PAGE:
The Weight of Migraine
Migraine isn't just head pain
As I sit and write this I am suffering from a migraine, but I am strong and will persevere as I do quite often. It can be challenging to explain to a non-sufferer just what we are feeling and experiencing. Many times it goes beyond the pain, nausea, and other symptoms. We experience guilt, shame, and loneliness among other feelings that we all to often internalize.
Why do we experience guilt? We did not intentionally bring on a migraine attack, or set ourselves up to experience a day-long series of prodrome symptoms. I suppose it’s because we feel that we’ve disappointed those around us. We had to break plans with friends or family, or even call out sick at work. That is where the guilt comes in. We put too much responsibility on ourselves I’m afraid and that’s just not healthy!
We are the ones who must suffer through these attacks. We are the ones who get isolated from the world around us. It’s a choice we like to make, but we have to do what we do to make it through our attacks.
Shame and stigma
I don’t know why we experience the shame that some of us do, but we do nonetheless. It is part of the stigma that belongs to migraine and other invisible diseases. We do not have visible signs that we are hurting and suffering through an attack for the most part.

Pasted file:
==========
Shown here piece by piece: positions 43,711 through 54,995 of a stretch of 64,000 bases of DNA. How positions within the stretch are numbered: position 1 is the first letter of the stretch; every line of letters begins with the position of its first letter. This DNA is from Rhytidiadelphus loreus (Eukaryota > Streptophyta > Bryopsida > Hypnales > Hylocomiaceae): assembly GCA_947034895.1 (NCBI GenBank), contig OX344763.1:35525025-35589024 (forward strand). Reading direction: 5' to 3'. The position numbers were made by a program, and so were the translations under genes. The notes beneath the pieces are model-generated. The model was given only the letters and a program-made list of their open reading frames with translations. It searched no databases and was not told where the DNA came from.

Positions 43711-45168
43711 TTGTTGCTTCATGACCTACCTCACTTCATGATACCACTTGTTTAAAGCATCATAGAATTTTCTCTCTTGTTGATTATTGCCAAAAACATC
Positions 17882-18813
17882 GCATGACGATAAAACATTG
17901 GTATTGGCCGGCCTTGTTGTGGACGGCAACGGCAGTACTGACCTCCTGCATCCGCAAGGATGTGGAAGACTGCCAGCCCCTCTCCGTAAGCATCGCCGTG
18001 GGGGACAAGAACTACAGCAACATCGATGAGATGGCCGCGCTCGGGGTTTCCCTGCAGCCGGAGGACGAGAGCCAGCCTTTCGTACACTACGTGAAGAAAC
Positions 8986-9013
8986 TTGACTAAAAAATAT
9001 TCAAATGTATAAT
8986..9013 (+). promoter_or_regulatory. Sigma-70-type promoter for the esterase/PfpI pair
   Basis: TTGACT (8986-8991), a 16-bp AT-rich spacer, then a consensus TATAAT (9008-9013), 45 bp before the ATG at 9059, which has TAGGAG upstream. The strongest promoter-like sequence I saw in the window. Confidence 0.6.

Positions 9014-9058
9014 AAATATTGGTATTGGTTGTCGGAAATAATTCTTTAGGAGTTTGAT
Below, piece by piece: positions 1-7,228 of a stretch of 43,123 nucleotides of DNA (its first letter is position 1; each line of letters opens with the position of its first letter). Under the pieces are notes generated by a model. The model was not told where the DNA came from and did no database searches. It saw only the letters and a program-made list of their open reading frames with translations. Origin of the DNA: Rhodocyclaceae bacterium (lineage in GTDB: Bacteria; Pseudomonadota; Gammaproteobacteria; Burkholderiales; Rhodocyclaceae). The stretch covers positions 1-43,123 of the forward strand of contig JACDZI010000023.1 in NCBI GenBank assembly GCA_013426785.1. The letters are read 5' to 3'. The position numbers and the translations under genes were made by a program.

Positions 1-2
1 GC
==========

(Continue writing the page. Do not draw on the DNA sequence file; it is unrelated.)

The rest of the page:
We tend to hide our attacks and it’s symptoms from those around us. The thought of trying to explain what we experience is exhausting. Many times the explanations we give fall on deaf and unsympathetic ears anyway. Finding something relatable to use as a description is very difficult for us to even when we are at our best. There are so many facets to a migraine attack it’s just too much to try and even explain.
One thing that many people understand is loneliness. Nearly everyone has had a time in their lives that they can recall feeling alone. It could be actual isolation or just feeling alone in a personal situation.
The difference is for a migraineur the loneliness and isolation we feel can turn into depression. That is just another invisible layer that frequently gets added on top of a disease like migraine and other chronic illnesses. Sure there are drugs you can take to help combat these feelings, but they, in turn, can create other difficulties in your life. I suffer from depression, and I try hard every day not to carry the weight of guilt, shame, and loneliness around. It is not easy. It’s hard not to hold myself accountable for what’s going on in my body, but I know I’m not alone. I know I will persevere.
Can you tell when a migraine attack is coming?